In one implementation, a responder has a minimum value of T with which it operates. This may be specified either directly in units of time as Tmin, or indirectly as the number of nodes Nmin. In such an implementation if T were to be less than Tmin (or N were less than Nmin), the duration of the timing round is set to Tmin and the probability is set to one.

If it is determined at operation 518 that an enumeration response is not to be sent during the current timing round, the operational flow 500 proceeds to operation 524, described below. However, if it is determined at operation 518 that an enumeration response is to be sent during the current timing round, the precise time during the round at which the enumeration response is to be sent is then made at operation 520. In one implementation, the time during the round at which the enumeration response is to be sent is selected randomly over the duration of the round. In other implementations, the time during the round at which the enumeration response is to be sent may be selected in other ways. Following operation 520, an enumeration response is sent at operation 522 at the time determined during operation 520.

Following operation 522, a count (r) is made at operation 524 of all nodes that send an enumeration response during the current timing round. In one implementation, the count (r) is made by the responder module by monitoring the network and counting the number of enumeration response that are sent in the network during the current timing round. It should be appreciated that while operation 524 is shown as occurring following operation 522, in operation, the count of enumeration response sent in the network during the current timing round would typically occur throughout all or most of the timing round.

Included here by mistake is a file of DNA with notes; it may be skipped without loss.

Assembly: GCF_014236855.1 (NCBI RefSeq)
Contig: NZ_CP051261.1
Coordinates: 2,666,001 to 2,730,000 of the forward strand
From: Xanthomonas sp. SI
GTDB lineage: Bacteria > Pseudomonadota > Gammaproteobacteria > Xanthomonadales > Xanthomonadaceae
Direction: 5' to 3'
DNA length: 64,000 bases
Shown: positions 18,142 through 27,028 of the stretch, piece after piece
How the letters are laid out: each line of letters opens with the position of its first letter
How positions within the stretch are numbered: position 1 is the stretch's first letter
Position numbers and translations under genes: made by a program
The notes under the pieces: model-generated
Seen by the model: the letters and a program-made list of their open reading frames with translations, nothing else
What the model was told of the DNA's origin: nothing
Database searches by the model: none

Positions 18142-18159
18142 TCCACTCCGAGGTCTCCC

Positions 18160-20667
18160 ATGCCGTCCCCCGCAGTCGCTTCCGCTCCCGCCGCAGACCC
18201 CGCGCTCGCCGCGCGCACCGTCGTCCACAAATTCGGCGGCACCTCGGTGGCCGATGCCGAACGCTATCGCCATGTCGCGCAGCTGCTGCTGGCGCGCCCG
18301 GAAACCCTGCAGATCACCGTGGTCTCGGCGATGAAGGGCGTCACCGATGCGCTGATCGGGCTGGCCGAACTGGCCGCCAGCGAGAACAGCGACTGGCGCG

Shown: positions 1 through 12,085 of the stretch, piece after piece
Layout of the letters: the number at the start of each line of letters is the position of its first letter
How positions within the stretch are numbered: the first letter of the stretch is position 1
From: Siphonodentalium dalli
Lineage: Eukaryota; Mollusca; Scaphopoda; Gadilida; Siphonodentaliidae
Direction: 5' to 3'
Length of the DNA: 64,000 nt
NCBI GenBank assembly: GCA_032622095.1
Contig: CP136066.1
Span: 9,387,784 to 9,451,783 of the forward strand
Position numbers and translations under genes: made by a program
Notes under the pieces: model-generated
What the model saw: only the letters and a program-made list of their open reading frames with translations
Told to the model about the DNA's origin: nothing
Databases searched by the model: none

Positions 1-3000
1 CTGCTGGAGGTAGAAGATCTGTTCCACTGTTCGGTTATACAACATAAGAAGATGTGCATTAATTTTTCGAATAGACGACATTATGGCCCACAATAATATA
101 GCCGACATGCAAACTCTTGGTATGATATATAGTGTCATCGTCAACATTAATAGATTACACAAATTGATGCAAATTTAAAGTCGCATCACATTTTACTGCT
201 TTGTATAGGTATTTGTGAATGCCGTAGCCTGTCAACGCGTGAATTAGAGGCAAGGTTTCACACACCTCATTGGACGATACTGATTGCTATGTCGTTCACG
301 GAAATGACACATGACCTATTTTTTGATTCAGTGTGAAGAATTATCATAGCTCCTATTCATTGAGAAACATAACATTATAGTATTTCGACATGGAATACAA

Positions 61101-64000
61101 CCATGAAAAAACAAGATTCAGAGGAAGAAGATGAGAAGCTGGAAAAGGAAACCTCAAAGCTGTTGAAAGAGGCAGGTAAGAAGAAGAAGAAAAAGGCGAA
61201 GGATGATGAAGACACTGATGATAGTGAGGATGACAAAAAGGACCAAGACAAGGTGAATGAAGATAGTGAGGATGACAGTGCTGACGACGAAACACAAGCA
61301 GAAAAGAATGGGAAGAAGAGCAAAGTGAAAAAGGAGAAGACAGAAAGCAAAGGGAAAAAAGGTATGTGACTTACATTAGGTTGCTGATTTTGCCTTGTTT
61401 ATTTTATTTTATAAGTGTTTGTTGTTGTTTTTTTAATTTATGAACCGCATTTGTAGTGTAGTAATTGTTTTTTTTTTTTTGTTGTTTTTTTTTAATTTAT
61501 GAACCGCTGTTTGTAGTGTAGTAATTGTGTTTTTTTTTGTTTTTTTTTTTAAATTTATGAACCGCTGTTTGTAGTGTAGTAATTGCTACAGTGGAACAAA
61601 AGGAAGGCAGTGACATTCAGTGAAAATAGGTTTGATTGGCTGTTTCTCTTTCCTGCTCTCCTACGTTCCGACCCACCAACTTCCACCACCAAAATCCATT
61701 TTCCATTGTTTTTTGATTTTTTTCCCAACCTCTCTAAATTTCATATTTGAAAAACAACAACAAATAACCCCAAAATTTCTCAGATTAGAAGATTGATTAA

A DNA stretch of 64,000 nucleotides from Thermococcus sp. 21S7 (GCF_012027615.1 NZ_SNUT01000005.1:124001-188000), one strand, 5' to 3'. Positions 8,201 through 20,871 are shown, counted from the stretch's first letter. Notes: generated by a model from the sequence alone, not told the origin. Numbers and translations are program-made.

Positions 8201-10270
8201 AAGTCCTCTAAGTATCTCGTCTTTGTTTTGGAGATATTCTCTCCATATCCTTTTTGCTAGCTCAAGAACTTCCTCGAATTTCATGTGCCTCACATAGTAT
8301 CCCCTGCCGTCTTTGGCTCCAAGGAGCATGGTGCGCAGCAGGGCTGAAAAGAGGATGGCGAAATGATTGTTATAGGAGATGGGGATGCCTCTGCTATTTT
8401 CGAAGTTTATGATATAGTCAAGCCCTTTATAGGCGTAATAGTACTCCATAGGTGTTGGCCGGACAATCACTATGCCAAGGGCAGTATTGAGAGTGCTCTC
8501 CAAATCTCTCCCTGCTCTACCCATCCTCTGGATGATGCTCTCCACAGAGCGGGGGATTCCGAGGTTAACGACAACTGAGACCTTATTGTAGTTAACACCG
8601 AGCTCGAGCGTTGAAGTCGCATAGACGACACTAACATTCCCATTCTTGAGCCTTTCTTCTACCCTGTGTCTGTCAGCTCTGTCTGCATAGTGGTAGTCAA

Next, the operational flow 500 proceeds to operation 526 where the nodes remaining value (N) is estimated. In general, N is estimated based on observed responses sent from other responder modules. It can be estimated that the number of responder modules that had yet to respond to the enumeration request at the beginning of the current round (Ncurrent) was approximately N current = r ϕ .
Using this estimation for Ncurrent, the node remaining value (N) can then be estimated as follows: N = N current - r r ϕ - r Equation  (5)

Next, a determination is made at operation 528 whether an enumeration request has been received during the current timing round. If it is determined that a request has been received during the current timing round, the operational flow returns to operation 512, described above. If it is determined that a request has not been received during the current timing round, the operational flow proceeds to operation 530, where a determination is made whether an inactivity condition has been met.

The inactivity condition may be selected and/or determined in a number of ways. For example, in one implementation, the inactivity condition is met if a given time has passed since the receipt of an enumeration request. If it is determined at operation 530 the inactivity condition has been met, the operational flow ends. However, if it is determined at operation 530 that determination the inactivity condition has not been met, the operational flow returns to operation 514, as previously described.